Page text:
BERLIN -- Two years ago, Maciej Kirschenbaum decided that he wanted to become a rabbi. And if the young Pole's career choice was unusual, his choice of a place to train was even more so: Germany.
"I'm European, so I wanted to train at a rabbinical seminary in Europe, not the United States or Israel," Kirschenbaum tells RFE/RL. "Some people may say, 'Germany is a country of perpetrators,' but that doesn't convince me. That's exactly why you have to come here and help rebuild Jewish life."
There is, in fact, a lot of rebuilding going on.
Since 1990, some 220,000 Jews from the former Soviet Union have moved to Germany, multiplying its 1990 Jewish population of around 30,000, and about 100,000 people are active in Jewish congregations.
The sharp increase has brought Germany's Jewish population to about half of what it was before the Holocaust. A census conducted in 1933, the year Adolf Hitler came to power, put it at 500,000.
"A hundred years ago this country was full of synagogues," notes Sarah Serebrinski, director of the Berliner Rabbinerseminar, an Orthodox Jewish seminary. "Now that's coming back."
The Rabbinerseminar is a case in point: It belongs to a 100-year-old synagogue that was converted into a cosmetics factory during the Cold War, when it was in East Berlin -- part of communist East Germany -- and has been returned to its original purpose.
Rabbis Needed, Badly
There's just one problem: There aren't enough rabbis.
"There's a huge demand for rabbis here because most of the recently arrived Jews don't know much about Judaism," says Benjamin Kochan, a 26-year-old from the Russian city of Yaroslavl, some 250 kilometers northeast of Moscow.
"I understand their situation, because I used to be like that myself. In Russia, my family knew nothing about what it means to be Jewish. That only happened after we moved to Germany," adds Kochan, who is now studying at the Rabbinerseminar.
"Our students grew up in the former Soviet Union," Rabbi Moishe Halpern, the seminary's spiritual leader, says. "They're Jewish, but before coming to Germany they didn't read Hebrew!"
The six-year-old Rabbinerseminar recently graduated its first students, and on a morning this month, its current crop of 11 were conducting a class, conversing in Hebrew, Russian, English, and German. In the wardrobe outside, they had parked their black coats and distinctive wide-brimmed black hats.
"I want to help Judaism play a role in people's lives," says Shlomo Sajatz, a student born in the Ukrainian city of Dnipropetrovsk. "Jewish life should be more than something they know from the movies."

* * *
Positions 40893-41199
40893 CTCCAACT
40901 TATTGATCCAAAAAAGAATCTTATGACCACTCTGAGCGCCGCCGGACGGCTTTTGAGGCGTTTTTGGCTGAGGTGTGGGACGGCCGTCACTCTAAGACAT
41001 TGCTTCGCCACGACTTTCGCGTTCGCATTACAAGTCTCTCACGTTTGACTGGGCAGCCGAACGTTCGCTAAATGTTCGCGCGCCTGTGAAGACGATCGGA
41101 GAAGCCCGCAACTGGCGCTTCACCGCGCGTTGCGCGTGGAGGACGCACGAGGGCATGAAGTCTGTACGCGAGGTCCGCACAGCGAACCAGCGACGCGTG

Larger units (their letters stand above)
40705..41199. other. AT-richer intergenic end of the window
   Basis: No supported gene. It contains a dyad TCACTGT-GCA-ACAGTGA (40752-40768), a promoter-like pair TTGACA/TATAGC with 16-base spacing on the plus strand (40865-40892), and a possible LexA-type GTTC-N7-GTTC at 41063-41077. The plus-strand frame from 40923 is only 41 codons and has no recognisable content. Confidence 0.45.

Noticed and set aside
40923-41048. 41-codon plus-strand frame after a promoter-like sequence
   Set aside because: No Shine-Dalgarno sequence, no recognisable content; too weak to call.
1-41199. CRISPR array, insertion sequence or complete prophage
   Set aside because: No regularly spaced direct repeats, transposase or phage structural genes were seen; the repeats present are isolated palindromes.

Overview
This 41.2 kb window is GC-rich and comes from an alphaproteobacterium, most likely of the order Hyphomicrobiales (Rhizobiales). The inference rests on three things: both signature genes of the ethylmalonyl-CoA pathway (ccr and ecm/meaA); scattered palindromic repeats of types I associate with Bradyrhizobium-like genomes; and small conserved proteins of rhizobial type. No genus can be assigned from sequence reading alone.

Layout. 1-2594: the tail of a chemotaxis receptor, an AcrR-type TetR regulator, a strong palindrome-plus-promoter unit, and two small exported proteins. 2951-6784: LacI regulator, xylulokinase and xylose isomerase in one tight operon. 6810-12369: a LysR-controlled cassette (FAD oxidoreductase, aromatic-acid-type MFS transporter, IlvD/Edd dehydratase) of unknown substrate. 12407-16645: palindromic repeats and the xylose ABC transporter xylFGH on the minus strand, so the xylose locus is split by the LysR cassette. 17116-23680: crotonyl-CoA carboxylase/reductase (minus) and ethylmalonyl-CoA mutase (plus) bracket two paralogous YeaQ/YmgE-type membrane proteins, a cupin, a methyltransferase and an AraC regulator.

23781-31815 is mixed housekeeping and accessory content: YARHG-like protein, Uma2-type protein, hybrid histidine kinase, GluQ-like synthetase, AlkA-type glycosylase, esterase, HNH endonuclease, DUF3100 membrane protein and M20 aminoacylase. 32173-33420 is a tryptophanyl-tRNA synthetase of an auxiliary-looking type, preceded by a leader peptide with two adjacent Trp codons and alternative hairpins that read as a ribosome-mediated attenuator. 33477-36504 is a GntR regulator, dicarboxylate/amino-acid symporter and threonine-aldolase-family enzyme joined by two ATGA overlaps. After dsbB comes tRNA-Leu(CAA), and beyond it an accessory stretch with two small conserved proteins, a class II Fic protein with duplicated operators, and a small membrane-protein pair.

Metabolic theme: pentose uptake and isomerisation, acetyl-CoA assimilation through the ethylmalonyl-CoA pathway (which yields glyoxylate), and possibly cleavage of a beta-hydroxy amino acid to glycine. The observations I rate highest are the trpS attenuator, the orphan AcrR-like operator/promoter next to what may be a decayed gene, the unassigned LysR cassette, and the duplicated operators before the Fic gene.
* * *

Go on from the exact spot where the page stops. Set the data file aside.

After World War II, no rabbis were trained in Germany: there were no seminaries. That changed in 1999, when the liberal Abraham Geiger College became continental Europe's first new rabbi and cantor seminary since the Holocaust. It has since graduated 31 rabbis.
This academic year, Abraham Geiger College was joined by the conservative Zacharias Frankel College. Both seminaries, part of the University of Potsdam just outside Berlin, also offer academic degree courses.
"It's great to be able to get my training here," says Sonja Pilz, an Abraham Geiger College rabbinical student. "Twenty years ago, I'd have had to go abroad." Pilz, one of the college's few German students, is also about to complete her PhD in Jewish studies there.
Students Supported, Rabbis Not So Much
People are coming here from all over the world. The student body at the Abraham Geiger College includes Russians, Hungarians, Poles, Americans, and Israelis, among others. At the Rabbinerseminar, Serebrinski reports receiving inquiries from prospective students in Britain, for decades a destination for rabbis-in-training.
"German Jewish culture was very vibrant," says Amnon Selig, a fifth-year Israeli cantor student here. "Their cantors composed music and adapted music to the synagogue. Right now there aren't many jobs for cantors, but everything is being built up. I've made the conscious decision to move here and stay."
Finances add to the German seminaries’ attractiveness. The German government underwrites the Abraham Geiger and Zacharias Frankel colleges, and the Rabbinerseminar receives funding from both the state and private donors, including the U.S.-based Ronald S. Lauder Foundation. Many students do not have to pay for accommodation.
"There aren't that many seminaries, and there are even fewer ones for women, so Germany is a good opportunity", says Natalya Verzhebovska, a Muscovite who's studying for the rabbinate at Abraham Geiger College. "And liberal Judaism originated in Germany."
But for Sonja Pilz, financial reality beckons when she's ordained on August 31. With Jewish congregations still building themselves up, most can't afford a full-time rabbi, and many clerics have to combine several congregations or have a secular job on the side. "One works as a tax adviser," she says. And many of the students don't intend to stay in Germany. Four Abraham Geiger graduates now serve congregations in South Africa.
Seventy years after the Holocaust, Germany is not immune from the anti-Semitism seen elsewhere in Europe.
But Anita Kantor, an Abraham Geiger student from Budapest, says that being a foreign-born rabbinical student in Germany is in fact an advantage. "My job is to answer questions and make people comfortable with us," she says.
William Wolff, a Berlin-born Jew who left for Britain with his parents in 1933 and had a long career as a newspaperman there, says that "Germany today is Europe's most Jewish-friendly country." He now serves as a liberal rabbi in his native country.
Max Feldhake, an Abraham Geiger student from Phoenix, Arizona, says his experience has been positive. "I walk through Dresden and Berlin wearing a kippa," he says. "Nothing has ever happened to me."